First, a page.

Inside the x-ray room, you will be asked to lie down on a tilting table attached to a fluoroscope, which is an x-ray unit combined with a television screen. The radiographer will take an x-ray image, also known as a radiograph, of your abdomen to make sure that your colon is clean. Next, the radiographer will insert a lubricated enema tube into your rectum.

A radiologist, a physician who specializes in the diagnostic interpretation of medical images, will come into the room and begin the examination. Liquid barium will flow through the enema tip, a little at at a time. Barium is a special compound that coats the walls of your colon and makes it show up more clearly on x-ray film. While the barium is being delivered, the radiologist watches images of your intestine on the fluoroscope. You may be asked to hold your breath, change your position or remain still. If you feel uncomfortable or are not able to turn over, you should tell the radiographer or radiologist. Their goal is to make you as comfortable as possible and at the same time perform a successful examination.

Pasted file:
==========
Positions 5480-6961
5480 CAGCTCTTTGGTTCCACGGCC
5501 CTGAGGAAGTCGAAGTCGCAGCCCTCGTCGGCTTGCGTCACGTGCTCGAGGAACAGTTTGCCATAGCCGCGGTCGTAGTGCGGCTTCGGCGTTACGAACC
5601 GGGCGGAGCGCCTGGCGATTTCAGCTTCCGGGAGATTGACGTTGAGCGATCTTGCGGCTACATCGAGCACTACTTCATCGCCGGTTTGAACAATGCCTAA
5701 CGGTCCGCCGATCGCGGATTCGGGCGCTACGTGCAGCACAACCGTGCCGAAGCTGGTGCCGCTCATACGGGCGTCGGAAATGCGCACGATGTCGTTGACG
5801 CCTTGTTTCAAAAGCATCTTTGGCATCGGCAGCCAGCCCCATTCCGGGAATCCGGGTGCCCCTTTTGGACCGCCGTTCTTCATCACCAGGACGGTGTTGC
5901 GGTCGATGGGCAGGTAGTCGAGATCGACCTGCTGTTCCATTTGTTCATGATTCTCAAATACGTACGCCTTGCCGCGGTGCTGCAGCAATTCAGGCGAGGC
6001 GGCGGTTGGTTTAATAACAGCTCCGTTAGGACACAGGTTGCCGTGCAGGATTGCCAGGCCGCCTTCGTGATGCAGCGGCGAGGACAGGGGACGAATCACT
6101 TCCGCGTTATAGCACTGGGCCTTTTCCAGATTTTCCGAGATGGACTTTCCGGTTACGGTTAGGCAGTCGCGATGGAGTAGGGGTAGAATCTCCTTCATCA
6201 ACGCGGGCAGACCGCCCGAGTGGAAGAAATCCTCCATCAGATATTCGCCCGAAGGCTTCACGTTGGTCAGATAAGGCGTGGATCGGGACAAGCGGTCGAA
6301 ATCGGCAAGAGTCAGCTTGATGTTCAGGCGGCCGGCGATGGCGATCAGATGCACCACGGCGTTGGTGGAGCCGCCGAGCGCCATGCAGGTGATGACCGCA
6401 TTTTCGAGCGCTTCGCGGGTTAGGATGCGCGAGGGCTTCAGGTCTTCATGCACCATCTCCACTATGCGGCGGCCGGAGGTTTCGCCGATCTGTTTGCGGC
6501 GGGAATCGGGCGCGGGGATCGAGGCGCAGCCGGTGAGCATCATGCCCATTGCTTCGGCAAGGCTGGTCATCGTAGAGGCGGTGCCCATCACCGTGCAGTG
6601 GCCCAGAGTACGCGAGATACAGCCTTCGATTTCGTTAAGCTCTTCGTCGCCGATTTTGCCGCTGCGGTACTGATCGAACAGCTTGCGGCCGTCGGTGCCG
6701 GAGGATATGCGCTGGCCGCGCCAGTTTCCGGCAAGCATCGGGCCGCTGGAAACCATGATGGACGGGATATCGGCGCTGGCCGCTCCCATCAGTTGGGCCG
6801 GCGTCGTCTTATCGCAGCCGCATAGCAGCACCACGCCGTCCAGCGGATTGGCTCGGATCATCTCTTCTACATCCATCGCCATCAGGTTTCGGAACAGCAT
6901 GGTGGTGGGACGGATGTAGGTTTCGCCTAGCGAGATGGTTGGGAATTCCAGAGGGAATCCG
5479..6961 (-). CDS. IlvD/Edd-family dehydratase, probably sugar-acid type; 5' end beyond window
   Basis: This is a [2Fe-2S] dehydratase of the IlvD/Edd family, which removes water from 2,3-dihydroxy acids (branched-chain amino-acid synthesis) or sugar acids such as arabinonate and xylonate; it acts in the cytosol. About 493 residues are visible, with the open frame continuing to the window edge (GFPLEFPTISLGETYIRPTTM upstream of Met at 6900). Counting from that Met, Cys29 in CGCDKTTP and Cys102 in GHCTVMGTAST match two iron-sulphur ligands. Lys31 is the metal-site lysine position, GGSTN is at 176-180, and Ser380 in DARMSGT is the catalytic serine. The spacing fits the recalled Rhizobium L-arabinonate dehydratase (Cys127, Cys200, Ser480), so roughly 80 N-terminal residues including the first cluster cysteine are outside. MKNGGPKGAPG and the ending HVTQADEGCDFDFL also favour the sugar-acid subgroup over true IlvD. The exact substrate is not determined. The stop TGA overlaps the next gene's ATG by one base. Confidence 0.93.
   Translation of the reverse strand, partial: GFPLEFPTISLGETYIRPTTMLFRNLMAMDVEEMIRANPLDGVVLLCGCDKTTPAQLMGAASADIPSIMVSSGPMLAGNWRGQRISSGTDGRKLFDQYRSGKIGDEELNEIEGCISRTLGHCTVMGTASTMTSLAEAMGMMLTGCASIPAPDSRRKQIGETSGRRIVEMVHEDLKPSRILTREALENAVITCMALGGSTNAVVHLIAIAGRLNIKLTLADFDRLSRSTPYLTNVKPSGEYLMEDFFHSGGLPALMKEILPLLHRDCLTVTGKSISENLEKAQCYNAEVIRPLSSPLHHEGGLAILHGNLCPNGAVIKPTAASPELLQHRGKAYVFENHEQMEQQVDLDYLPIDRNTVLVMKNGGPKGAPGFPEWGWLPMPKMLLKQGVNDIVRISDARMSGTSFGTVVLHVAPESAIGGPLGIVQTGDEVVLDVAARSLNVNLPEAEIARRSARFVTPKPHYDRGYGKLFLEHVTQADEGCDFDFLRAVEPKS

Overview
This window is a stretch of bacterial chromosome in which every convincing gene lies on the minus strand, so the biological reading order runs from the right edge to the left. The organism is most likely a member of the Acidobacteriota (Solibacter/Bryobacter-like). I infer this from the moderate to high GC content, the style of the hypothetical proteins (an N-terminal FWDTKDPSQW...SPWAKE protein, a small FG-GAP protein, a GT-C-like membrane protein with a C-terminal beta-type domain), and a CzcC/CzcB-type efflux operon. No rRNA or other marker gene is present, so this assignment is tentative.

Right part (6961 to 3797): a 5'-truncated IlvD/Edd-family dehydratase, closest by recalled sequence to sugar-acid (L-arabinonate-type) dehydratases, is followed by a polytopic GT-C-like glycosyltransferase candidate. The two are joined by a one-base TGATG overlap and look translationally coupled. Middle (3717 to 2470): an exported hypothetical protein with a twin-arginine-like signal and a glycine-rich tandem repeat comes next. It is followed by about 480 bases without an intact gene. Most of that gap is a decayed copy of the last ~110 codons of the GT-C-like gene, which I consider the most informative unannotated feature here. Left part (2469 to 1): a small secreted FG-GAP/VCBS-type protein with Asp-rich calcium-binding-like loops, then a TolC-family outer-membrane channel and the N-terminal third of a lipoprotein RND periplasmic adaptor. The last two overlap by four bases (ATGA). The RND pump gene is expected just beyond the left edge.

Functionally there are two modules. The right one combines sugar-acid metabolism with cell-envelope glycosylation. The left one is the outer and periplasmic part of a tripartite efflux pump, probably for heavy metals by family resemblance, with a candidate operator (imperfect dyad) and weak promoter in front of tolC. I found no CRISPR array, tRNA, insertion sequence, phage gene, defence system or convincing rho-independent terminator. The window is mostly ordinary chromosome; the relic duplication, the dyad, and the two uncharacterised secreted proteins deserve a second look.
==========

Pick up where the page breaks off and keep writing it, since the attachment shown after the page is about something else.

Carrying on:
In some cases, the radiologist may pump air along with the barium solution into your intestine through the enema tip. You may feel bloated or experience cramping. It is important that you try not to expel the air or the barium. This examination commonly is called an air contrast barium enema examination. The air is used to expand the walls of the colon, allowing a more detailed image.

After the radiologist has taken the necessary images, the radiographer will take a series of images of your large intestine. Once the films are complete, you will be allowed to go to the bathroom to expel the barium. After you have expelled the barium, the radiographer may take another x-ray image to determine whether any barium remains.